I had just arrived from New York and I hadn't seen Alec since that odd reading at the Peninsula Hotel in Beverly Hills several months before. Surprisingly, Alec was wearing a full beard. Not just your average beard; this beard had run amok. It looked as if he had entered a Grizzly Adams look-alike contest. I assumed he probably wanted to see what he was going to look like when he was stranded out in the wilds for several weeks. Like any diligent actor, particularly someone as intense as Alec, he was simply exploring the character. It had an interesting impact. Twenty pounds heavier than he had been at our lunch, and with the flowing gray beard, he had completely stripped himself of his leading-man looks. The effect made him look older than Hopkins. No longer the predatory good-looking lothario who was the character at the onset of the film, Alec looked like the beaten man who was to be bested by a bookworm out in the wilds. I thought, what a clever and effective way to explore the character by experiencing the end first.

As they started going through the script, Alec and Tony took the material to new heights. Even though Morse/Hopkins knows that Green/Baldwin has tried to kill him and steal his wife and money, toward the end of the sceenplay Morse still attempts to save the gravely wounded Green. The conference room was completely still:

: Don't die on me, Bob.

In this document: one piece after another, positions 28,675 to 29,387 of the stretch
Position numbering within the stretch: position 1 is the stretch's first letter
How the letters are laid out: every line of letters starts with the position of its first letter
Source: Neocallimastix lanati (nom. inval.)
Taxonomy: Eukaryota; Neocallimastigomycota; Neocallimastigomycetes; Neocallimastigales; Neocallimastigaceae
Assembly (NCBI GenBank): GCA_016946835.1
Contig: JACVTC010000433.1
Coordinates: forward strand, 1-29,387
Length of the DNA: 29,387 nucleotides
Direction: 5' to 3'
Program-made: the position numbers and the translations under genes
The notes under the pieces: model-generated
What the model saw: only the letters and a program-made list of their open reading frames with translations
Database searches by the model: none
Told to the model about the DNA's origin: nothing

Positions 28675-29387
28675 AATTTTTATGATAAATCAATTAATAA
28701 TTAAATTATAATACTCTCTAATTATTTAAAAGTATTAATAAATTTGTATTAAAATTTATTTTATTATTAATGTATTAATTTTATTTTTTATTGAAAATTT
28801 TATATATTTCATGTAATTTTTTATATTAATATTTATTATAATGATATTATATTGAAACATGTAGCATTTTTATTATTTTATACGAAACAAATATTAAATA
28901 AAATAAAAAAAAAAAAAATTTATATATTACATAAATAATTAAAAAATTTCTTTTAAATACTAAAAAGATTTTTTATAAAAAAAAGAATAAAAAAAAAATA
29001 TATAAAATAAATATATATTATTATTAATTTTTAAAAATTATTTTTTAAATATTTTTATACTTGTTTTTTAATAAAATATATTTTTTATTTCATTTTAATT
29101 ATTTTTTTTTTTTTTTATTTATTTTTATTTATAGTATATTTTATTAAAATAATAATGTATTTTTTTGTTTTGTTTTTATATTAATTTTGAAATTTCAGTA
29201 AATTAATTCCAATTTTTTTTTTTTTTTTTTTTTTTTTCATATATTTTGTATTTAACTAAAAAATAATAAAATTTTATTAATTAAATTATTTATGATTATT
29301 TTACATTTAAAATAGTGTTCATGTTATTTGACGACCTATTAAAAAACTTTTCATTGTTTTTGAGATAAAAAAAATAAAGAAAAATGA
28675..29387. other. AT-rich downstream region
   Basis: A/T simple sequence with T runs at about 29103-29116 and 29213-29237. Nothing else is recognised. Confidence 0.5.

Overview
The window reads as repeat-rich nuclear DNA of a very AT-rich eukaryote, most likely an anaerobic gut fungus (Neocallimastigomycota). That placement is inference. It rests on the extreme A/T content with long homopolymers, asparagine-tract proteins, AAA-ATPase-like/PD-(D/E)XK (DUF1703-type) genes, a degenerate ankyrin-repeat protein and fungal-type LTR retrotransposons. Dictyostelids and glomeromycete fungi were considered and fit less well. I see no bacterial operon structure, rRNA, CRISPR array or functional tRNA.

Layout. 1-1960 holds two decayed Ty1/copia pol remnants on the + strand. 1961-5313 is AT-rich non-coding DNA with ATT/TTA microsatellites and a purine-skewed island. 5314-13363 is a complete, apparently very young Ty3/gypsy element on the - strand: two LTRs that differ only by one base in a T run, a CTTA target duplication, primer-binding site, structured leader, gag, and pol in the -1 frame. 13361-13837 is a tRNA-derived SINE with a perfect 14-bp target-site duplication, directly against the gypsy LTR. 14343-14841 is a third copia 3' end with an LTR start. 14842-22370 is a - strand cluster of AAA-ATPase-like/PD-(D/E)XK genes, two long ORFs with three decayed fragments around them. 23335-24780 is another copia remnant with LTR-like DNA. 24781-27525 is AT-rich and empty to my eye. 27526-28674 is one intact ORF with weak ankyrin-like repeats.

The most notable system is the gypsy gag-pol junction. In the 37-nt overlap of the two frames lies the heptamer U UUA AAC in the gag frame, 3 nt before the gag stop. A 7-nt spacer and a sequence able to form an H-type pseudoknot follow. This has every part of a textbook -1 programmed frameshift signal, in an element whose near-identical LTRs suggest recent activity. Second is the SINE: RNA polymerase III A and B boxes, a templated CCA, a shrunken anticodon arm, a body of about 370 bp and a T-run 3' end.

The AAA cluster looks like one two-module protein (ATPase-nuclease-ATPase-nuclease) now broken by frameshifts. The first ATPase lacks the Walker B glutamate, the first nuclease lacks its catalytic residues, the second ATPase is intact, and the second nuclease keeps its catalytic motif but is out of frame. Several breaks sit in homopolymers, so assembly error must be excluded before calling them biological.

: … I … I don't feel, uh, uh, a hundred percent.

: Why don't you save your strength?

: What's the point of it, you see? I'm dying.

: Hold on, Bob. Hold on. I'll make a fire …

: … Now I'm your pet project … Is that it Charles? I'm your hobby farm.

: That's right, Bob.

: No. I know what it is … you never had a buddy. That's the thing, isn't it … ?

: … If you say so.

: Hey, why would you want to save a piece of shit like me?

: … Say it's a challenge.

When all is lost and it's clear that Green is not going to make it:

: Don't die … Bob.

: (
looking back with a smile
) Charles, don't tell me what to do.

Everyone applauded. Listening to these actors read Mamet's stuff was like watching butter melt. We briefly talked about some minor script changes to take up with Mamet, and the reading was adjourned.

As Lee and I walked to our cars, we reviewed the situation:

‘They're gonna be great, huh?' I said.


‘What's with the beard thing?'

‘Don't know.'

‘Did you tell him to shave?'


‘Lee, tell'm he can wear a beard at the end of the movie.'

‘I'm going to bring it up, but I haven't done it yet.'

‘If he doesn't shave, Fox will go nuts.'

‘We have a week. I'm sure he plans on shaving.'

‘I thought so when he walked in, y'know, sort of exploring the character blah blah, but after seeing him read, I sensed this is going to be his look.'

‘We got time.'

‘Lee, let me explain the Fox situation. They didn't really want to hire this guy in the first place. Rothman kept wailing that he's overpriced and Bill agreed. The guy cost five million dollars, for God's sake.'

‘Hey, that's your department.'

‘For that kind of money, they thought they'd at least bought a younger leading man to balance out Hopkins. If Mechanic thought Alec was going to enter this fight overweight, bearded, and old, his price would have been two free dinners at Spago and ten percent of the net.'

‘I'll tell Alec tomorrow he's got to shave.'

‘I got a bad feeling.'

‘He's probably just getting into character.'